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This is a followup to Avoiding @property-itis.

UIWebView has the following property declarations:

@property(nonatomic,readonly,getter=canGoBack) BOOL canGoBack;
@property(nonatomic,readonly,getter=canGoForward) BOOL canGoForward;

UIScrollView has these:

@property(nonatomic) BOOL canCancelContentTouches;

Yet, UIResponder has

- (BOOL)isFirstResponder;
- (BOOL)canBecomeFirstResponder;
- (BOOL)canResignFirstResponder;

Is the UIResponder case one where they should have been declared as properties, but, for whatever reason, were not?

Or is it a case where declaring them as properties was inappropriate? If inappropriate, why?

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3 Answers 3

My best guess is that UIResponder is meant to match NSResponder, which of course was designed before Objective-C 2.0 introduced properties. Why UIWebView doesn't do the same with regard to WebView, I don't know. I'd expect properties in Cocoa to be a little schizophrenic in this way for some time, and I wouldn't think into it too much when considering your own code.

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I realize that Cocoa (and UIKit, but to a lesser degree because it is newer) is going to be inconsistent for awhile. However, back to the question... if we were designing UIResponder anew, would those three methods better be expressed as properties? What about nextResponder? –  Mat Nov 19 '08 at 16:50
    
Those three would be properties if you were starting from scratch. nextResponder would probably also be, at least for the getter. –  Kendall Helmstetter Gelner Nov 19 '08 at 19:07

Synthesized properties specify how properties are accessed. Whether or not to use synthesized properties is a design decision since properly implemented getter and setter methods will provide identical functionality.

As long as the method(s) in question can be properly implemented using the available property attributes, there is no reason why they might not be rewritten to do so.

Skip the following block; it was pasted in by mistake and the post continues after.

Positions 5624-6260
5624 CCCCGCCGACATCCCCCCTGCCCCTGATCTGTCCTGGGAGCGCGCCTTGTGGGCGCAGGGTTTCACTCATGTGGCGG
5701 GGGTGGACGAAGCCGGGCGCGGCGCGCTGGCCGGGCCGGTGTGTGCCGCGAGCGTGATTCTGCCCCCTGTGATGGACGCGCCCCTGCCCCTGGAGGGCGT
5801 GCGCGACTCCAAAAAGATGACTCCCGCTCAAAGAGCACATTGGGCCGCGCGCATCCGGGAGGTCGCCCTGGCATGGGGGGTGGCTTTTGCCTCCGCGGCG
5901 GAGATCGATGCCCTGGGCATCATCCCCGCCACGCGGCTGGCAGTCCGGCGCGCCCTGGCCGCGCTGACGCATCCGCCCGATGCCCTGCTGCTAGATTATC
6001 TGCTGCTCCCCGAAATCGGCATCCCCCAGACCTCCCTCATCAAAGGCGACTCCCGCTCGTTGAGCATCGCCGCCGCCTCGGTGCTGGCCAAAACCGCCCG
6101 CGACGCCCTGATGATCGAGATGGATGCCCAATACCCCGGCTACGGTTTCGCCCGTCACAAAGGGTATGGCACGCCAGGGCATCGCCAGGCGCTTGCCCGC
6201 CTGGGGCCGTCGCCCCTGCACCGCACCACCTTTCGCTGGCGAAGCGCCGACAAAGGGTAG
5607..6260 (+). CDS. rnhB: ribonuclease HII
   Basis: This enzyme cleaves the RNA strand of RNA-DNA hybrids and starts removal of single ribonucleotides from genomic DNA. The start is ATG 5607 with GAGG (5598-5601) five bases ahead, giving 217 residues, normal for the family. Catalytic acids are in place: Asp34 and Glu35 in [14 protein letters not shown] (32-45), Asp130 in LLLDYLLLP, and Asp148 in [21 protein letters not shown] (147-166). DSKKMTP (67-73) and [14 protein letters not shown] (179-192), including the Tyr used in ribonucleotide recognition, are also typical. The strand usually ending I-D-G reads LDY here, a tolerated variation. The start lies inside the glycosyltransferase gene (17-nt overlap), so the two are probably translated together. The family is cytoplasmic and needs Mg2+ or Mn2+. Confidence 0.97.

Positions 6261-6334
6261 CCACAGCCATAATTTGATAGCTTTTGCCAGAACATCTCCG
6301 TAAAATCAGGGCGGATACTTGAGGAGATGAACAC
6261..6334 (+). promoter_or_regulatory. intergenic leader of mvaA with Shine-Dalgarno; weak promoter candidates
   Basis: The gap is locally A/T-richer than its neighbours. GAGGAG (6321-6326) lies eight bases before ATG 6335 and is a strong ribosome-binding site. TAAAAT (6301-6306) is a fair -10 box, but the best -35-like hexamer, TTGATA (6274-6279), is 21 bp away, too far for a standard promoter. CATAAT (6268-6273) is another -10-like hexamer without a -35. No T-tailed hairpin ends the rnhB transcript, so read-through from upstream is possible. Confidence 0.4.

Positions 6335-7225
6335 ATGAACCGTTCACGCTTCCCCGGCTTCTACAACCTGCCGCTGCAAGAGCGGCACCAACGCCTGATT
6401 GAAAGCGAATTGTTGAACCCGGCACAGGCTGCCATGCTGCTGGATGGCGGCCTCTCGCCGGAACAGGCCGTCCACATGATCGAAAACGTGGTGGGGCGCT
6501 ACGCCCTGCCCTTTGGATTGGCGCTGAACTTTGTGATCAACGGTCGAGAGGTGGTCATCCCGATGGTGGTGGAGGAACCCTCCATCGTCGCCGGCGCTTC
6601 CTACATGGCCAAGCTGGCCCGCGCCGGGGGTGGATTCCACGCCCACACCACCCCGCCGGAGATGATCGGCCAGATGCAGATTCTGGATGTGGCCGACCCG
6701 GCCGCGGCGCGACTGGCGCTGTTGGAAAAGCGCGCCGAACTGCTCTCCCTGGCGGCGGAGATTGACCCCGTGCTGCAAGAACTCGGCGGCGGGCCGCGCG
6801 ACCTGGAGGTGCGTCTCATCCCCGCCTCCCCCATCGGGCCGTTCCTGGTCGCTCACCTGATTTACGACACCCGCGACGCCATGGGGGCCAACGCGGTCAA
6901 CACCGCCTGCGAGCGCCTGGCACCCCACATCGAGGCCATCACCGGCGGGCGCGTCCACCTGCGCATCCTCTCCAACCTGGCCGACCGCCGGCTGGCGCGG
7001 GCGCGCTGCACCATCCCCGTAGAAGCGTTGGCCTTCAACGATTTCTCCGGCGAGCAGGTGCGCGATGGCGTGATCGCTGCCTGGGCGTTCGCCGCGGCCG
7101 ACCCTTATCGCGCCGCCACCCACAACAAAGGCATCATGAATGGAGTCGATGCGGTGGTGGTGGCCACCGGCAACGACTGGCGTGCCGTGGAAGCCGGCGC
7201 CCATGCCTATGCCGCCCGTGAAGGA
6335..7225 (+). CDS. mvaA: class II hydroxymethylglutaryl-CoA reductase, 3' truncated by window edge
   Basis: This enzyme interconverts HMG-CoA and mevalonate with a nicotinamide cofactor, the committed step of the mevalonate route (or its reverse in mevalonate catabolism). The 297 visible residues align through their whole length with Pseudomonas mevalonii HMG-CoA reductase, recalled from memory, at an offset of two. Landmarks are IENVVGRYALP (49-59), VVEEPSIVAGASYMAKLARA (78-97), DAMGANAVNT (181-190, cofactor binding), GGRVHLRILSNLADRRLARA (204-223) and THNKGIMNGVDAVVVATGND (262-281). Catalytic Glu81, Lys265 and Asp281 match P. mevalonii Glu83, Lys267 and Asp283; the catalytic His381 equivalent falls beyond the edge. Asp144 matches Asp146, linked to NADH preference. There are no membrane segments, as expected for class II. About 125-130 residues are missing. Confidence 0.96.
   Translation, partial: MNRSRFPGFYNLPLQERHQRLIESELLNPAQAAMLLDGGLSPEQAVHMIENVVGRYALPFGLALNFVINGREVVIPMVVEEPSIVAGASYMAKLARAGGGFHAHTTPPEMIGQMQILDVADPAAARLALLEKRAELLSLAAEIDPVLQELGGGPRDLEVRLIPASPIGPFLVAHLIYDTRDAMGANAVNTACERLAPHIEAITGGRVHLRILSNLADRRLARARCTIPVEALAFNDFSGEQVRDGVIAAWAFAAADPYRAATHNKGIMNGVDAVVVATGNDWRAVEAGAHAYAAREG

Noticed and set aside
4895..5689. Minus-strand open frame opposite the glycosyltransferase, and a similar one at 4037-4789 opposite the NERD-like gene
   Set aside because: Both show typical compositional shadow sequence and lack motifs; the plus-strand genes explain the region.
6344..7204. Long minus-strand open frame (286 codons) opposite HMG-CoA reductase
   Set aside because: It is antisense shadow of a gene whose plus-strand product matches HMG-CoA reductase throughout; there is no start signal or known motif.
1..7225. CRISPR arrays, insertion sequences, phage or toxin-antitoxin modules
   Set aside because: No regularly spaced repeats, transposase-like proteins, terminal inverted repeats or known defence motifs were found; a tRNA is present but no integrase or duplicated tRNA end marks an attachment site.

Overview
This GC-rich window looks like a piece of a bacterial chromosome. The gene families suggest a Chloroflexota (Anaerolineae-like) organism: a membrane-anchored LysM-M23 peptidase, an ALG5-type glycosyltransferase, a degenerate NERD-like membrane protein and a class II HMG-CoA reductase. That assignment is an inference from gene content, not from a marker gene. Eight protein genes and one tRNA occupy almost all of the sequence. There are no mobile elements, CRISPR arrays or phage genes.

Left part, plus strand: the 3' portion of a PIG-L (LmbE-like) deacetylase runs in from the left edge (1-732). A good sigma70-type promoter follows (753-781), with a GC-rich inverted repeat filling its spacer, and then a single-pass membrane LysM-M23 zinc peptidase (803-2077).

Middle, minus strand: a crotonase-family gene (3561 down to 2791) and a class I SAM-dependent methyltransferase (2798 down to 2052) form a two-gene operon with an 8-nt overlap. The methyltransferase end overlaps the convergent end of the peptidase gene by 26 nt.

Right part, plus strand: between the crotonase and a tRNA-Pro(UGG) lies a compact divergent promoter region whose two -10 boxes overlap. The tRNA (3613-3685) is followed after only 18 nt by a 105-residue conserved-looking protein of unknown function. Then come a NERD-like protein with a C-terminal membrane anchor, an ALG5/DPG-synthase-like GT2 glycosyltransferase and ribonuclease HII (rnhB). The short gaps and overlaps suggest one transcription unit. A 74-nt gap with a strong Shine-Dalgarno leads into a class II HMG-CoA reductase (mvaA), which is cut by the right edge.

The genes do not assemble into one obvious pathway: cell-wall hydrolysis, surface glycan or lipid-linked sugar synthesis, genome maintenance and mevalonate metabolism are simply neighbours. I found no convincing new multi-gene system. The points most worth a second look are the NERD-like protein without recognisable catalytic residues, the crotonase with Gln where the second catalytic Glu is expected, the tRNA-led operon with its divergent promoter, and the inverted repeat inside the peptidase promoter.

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Deciding to declare something as a property shouldn't depend on whether it can be synthesized or not, you can still declare it as dynamic and specify your own accessor methods (or synthesize a single accessor or mutator). –  Marc Charbonneau Nov 19 '08 at 19:23
    
Interesting. In that case, I suppose it makes no difference whether synthesized properties are used or not. I edited my post to reflect this. –  titaniumdecoy Nov 20 '08 at 2:29
    
The @synthesize directive merely is a flag to the runtime that says "create an accessor or mutator from your template." The underlying reason for not creating properties that would back those methods is that there isn't a storage object to back them. They cause a calculation rather than a lookup. –  wisequark Nov 20 '08 at 15:59

A property should map, intuitively if not exactly, to some storage mechanism of your class - be it an ivar declared in your @interface or something synthesized by the runtime. The act of calling a method such as canBecomeFirstResponder need not necessarily query the class for a storage mechanism which holds a trivial BOOL but rather causes some chain of events to fire off that queries the responder tree. That is to say that there is no firstResponder ivar as the value of any of those methods cannot be stored in a cache and must be determined at the time of their execution.

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See Marc's comment on my answer. You can declare a synthesized property as dynamic and specify your own accessor/mutator method(s). –  titaniumdecoy Nov 20 '08 at 2:31
    
That doesn't mean anything. The point is that the dot syntax for properties implies certain things like fast lookups and ascertaining responder query answers isn't guaranteed to be as fast as, say, getting an intValue hence why they are not properties. –  wisequark Nov 20 '08 at 15:58

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